Imaginary Islands in English Fiction
Taking as its point of departure The Odyssey, Plato’s account of Atlantis and The Voyages of Sindbad the Sailor, this book examines the profound influence of these works on the development of island fiction as a genre specific to English literature. Close readings of island fictions from the past four centuries reveal the many ways in which they adapt, rewrite and refer back to these foundational texts, forming an important and intriguing literary tradition. Examples of the genre include such universal classics as Utopia, The Tempest, Robinson Crusoe, Gulliver’s Travels, Treasure Island and Lord of the Flies.
Islands have always attracted travellers, writers and dreamers. This book leads the reader on a voyage of exploration to understand exactly what lies behind the island’s powerful appeal to the literary imagination. Along the way, it explores the cultural and historical background to Britain’s island status and its legacy of colonialism and imperialism.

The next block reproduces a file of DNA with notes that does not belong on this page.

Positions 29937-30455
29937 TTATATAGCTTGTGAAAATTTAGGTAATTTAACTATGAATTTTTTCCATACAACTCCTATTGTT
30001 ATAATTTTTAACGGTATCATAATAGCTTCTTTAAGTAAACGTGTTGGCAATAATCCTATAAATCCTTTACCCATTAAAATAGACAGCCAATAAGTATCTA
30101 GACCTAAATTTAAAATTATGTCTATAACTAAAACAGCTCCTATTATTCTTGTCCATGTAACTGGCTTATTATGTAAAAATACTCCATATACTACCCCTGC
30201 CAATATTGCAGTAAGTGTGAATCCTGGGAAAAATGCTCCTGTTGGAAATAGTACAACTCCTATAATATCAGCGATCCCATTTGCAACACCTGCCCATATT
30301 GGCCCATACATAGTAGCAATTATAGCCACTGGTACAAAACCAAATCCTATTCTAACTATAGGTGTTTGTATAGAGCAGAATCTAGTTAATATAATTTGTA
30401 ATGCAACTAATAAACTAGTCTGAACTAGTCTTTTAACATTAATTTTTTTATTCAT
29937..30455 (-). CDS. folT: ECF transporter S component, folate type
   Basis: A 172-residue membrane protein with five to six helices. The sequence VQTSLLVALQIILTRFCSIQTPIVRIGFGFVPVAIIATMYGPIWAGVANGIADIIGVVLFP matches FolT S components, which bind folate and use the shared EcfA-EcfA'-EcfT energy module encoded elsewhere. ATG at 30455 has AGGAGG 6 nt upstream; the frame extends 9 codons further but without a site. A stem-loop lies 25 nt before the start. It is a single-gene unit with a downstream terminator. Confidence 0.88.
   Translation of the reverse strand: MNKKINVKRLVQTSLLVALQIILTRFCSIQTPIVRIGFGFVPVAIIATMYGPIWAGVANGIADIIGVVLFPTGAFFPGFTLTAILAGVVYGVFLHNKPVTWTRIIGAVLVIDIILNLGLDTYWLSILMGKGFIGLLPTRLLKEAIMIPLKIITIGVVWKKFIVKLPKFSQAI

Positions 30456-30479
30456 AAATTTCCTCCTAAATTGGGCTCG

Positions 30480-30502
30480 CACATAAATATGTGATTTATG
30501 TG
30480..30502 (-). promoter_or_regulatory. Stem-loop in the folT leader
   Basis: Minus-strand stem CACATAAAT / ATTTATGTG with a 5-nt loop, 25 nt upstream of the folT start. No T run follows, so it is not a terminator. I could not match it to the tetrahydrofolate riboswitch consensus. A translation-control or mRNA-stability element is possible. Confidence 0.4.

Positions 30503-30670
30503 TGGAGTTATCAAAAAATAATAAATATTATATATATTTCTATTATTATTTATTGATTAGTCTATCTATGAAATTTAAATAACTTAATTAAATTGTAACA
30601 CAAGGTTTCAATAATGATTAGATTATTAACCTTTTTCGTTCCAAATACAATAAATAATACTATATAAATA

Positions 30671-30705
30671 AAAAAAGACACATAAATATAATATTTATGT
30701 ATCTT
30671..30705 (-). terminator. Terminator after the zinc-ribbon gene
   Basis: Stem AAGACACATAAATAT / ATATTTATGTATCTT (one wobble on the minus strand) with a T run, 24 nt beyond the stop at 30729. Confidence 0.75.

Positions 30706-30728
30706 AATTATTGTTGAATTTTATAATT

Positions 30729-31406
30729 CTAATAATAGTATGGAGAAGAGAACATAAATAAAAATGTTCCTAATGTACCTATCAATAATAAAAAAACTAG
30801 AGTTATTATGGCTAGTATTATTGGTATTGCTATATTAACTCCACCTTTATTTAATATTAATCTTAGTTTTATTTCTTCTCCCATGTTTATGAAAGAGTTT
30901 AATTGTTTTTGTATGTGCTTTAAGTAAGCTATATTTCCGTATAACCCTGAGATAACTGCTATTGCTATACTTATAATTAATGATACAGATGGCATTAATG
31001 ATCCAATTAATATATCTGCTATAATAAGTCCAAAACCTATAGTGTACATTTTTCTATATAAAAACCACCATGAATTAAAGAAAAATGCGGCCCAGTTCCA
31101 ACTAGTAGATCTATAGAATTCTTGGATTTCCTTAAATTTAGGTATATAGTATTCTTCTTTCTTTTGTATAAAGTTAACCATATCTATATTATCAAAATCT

Chapter 4: Symbol and ideal: Barrie, Warner and Huxley
← 96 | 97 →
Symbol and ideal: Barrie, Warner and Huxley
J. M. Barrie: Neverland
The symbolic potential of the island has been extensively and variously exploited by writers of imaginative literature. Particularly significant in this respect, in that islands are themselves seen as representative of the human imagination, is Peter Pan. The Neverland of a child’s fancy is likened to an island map, a cartographic palimpsest, made up of a complex network of shifting literary and personal memories:
You are not authenticated to view the full text of this chapter or article.
This site requires a subscription or purchase to access the full text of books or journals.
Do you have any questions? Contact us.Or login to access all content.